By now everyone is familiar with some version of this story. Jamar Clark was shot by the police on the morning of November 15th and died a few days later in the hospital. What occurred leading up the shooting is something else entirely and will not be explored here. Most are likely familiar with what followed: an occupation of the 4th Precinct’s lawn, a night of rioting, a white supremacist shooting, and more. Eventually the cold set in and the occupation was cleared, leaving many waiting to hear whether or not the officers would be indicted for their actions.
Participation in these actions was diverse; a variety of perspectives came together in one place. However, the most dominant voices were those calling for the officers to be prosecuted. Smaller demonstrations centered around this demand took place regularly after the removal of the encampment.
On March 30th it was announced that the officers who had killed Jamar Clark would not be charged. This sparked a day of protests across the city. Remarkably, the tone of these demonstrations had changed very little, as the crowds continued to chant “prosecute the police!” On June 1st, the FBI announced they would not indict the officers either. Protests have taken place since then and have remained faithful to this slogan, demanding what has already been unquestionably denied.
This brings certain tensions to the forefront: we cannot appeal to one part of the system for justice against another part; it is all the same system. Putting the police on trial and even behind bars will never dismantle the entire structure of cops, courts, and prisons—in fact, one might argue it actually supports that structure. Yet protesters continue to demand such a thing.
It is important to remember that from the beginning the call to “prosecute the police” did not speak for everyone. Especially within the first few days following the shooting, the chant was commonly interrupted with “fuck the police.” From this perspective, the demand for prosecution is less about actually prosecuting the officers and more about bringing into the political system those who previously existed outside of it. To say “fuck the police” is to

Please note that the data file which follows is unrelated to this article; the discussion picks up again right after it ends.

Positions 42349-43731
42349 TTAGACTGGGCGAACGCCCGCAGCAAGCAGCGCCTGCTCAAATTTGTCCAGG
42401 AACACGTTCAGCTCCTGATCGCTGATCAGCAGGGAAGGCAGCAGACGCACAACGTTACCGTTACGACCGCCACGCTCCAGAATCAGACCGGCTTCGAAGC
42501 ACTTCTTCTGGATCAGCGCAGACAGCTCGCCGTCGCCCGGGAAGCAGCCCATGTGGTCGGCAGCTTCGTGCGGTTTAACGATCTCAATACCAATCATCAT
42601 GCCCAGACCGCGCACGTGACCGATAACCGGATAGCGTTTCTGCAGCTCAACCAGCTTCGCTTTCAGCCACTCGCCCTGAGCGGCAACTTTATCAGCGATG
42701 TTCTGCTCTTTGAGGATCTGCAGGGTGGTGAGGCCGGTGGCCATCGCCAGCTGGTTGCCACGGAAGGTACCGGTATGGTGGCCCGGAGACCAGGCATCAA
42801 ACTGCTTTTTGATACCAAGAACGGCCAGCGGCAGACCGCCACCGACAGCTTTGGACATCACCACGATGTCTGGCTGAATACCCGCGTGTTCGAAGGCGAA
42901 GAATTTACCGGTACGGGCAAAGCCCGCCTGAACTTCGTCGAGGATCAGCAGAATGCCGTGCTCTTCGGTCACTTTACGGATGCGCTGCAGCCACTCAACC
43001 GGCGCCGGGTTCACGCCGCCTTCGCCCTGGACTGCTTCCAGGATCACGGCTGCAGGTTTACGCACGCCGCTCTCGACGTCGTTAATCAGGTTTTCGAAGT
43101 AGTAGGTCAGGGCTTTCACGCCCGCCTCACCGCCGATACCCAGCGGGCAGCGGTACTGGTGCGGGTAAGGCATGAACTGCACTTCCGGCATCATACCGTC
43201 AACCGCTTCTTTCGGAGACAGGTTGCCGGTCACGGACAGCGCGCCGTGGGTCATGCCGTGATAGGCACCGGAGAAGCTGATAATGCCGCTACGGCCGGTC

say to the government: ‘there is nothing you can do for us.’ By channeling this sentiment into a political demand (for prosecution, something the government can do) it lowers the possibility of destabilizing unrest, the likes of which was seen on the night of November 18th. If people believe that there is something the government can do for them they can easily be bought off with a small carrot, and ultimately, swept under the rug while self-appointed leaders consolidate their power.
This would explain why there are still protests for prosecution despite its impossibility. People are still angry, as are we, that police officers get away with murder. But this is nothing new. The state has always had a monopoly on violence and the police are the armed guards of the social order. Let us not forgot that in this country the police evolved from slave patrols. In many of these past instances, people have recognized that there is no justice to be found from the same system that deals us injustice—and so they burnt everything down. The fires of Baltimore and Ferguson still burn fresh in our memories, but we can’t forget Los Angeles in 1992 or the countless revolts of the 60’s and 70’s.
In these cities, however, police continue to kill with impunity. So the answer is not simply to burn everything down, although perhaps that is a good start. We must simultaneously destroy the structures that dominate and oppress us (such as the police) as well as build our communities so that we don’t need things like police anymore. It is important in this process that we do not replicate what the police do, but instead reevaluate our understandings of law, crime, justice, and pretty much everything. A small glimpse of this world could be seen during the 4th precinct occupation in November, when everyone was given food and shelter for a short time. It was far from perfect, but it is crucial to know that these are not fantasies in our heads but realities that we create.
For a world without police!